"We would generally have more than 65 designers from India, Pakistan and the UAE. This season, we had 38," she says, but adds she was impressed with the turnout.

“We made a conscious decision to have more affordable designers, but it looks like people still buy clothes even if they are not going out. They still want to wear new clothes.”

Anurradha Agaarwal, seen here with her daughters Riddhi and Anushka, hosts Modista exhibitions 

Dubai entrepreneur Shefali Munshi, who also hosts a number of exhibitions at this time, decided to do only one this season. "We usually have 10 to 12 designers, but this year we only had two, a jewellery designer from India and a high-end fashion designer from Pakistan," she says. "Yes, people are not splurging, but they are still spending consciously. Some still bought jewellery worth Dh50,000, for example."

Diwali parties … with family only

In the weeks leading up to Diwali, Munshi would have ticked off most of the things on the list for her annual Diwali bash: shopping for new clothes; sending out invitations; booking a DJ and sorting out the catering. But the pandemic has changed all that.

Instead this year, Munshi and her mother Neharika, 71, who is visiting from India, are preparing to invite only close friends and perform the obligatory rituals.

Dubai resident Shefali Munshi with her mother Neharika. Photo: Izhar Shah

"I usually host a Diwali party for 50 to 60 people, but there will be no such thing this year. I also don't want to expose my mother to anything because of her age," Munshi says.

Traditionally marked by the lighting up of homes to signify the triumph of light over darkness, Diwali is also when many families gather to exchange gifts and sweets. Some prepare for weeks for many social engagements across the five days.

"I usually receive eight to 10 invitations by this time. This year, I haven't received a single one," says mother-of-two Agarwal, who lives in Sharjah. "I've also decided not to host anything at home this year because many of our close friends recently tested positive for Covid-19."

We are still buying new clothes because Diwali also marks the new year for many of us. And we will still light up the house. But it will be different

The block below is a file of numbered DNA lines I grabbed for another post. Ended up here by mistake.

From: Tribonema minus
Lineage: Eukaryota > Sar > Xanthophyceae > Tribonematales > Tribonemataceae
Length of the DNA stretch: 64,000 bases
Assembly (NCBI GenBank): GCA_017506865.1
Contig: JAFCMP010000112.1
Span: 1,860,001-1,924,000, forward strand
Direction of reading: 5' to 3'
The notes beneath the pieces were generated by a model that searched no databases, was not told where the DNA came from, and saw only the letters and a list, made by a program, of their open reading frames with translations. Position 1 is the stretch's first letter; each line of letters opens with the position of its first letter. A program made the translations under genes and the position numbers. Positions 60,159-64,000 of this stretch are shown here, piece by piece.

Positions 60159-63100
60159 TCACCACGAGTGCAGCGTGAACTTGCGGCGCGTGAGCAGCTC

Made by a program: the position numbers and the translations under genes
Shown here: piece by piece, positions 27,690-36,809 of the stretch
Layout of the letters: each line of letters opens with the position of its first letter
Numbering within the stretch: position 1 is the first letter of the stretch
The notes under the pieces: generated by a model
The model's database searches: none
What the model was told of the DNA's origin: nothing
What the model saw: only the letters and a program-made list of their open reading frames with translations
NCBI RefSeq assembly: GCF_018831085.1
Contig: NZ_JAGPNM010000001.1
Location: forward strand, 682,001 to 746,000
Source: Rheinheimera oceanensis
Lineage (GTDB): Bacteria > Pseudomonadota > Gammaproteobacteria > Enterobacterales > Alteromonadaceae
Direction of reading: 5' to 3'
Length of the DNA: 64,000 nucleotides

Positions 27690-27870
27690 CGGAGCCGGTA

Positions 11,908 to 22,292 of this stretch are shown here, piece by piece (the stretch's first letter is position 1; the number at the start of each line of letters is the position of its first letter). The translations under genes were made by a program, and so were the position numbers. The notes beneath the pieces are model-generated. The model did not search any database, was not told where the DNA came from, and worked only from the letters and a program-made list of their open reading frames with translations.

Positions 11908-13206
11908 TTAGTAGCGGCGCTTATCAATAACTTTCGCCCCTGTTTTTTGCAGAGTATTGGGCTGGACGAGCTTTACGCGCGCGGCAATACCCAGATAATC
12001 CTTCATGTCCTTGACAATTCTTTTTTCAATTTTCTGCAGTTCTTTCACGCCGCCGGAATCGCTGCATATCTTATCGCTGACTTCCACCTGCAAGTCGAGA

For Dubai restaurateur Mohit Bhojwani’s family, while all traditional rituals will be observed, including the cleansing of homes and offices, one main highlight of the festival has been called off.

“Every year, we do an open house at my uncle’s villa in Dubai where extended family and their friends would gather. We would host about 200 guests in one night with people coming in and out from 8pm to 3am. This year, we will limit it to immediate family only,” says Bhojwani. “We are still buying new clothes because Diwali also marks the new year for many of us. And we will still light up the house. But it will be different.”

Airan says Diwali will have a new focus for her and her family this year. “Yes, it’s a festive time, but there will be no big parties. For us celebrations have always been about giving anyway,” she says. “Whether it’s providing free meals or donating to an animal rescue, at the end of the day, you’re looking for happiness and joy. And I think giving brings you more happiness than anything else. So we’re going to do more of that this year.”

The pandemic, then, has led to a change in perspective for many. For Munshi's mum Neharika, the best thing about Diwali used to be wearing new clothes and cleansing the house, but, she says, the current situation has forced everyone to focus on family first.

“Diwali or any occasion brings people together and in this new normal, we are far more bonded emotionally,” she says. “With so much uncertainty around, there’s also a lot more gratitude.”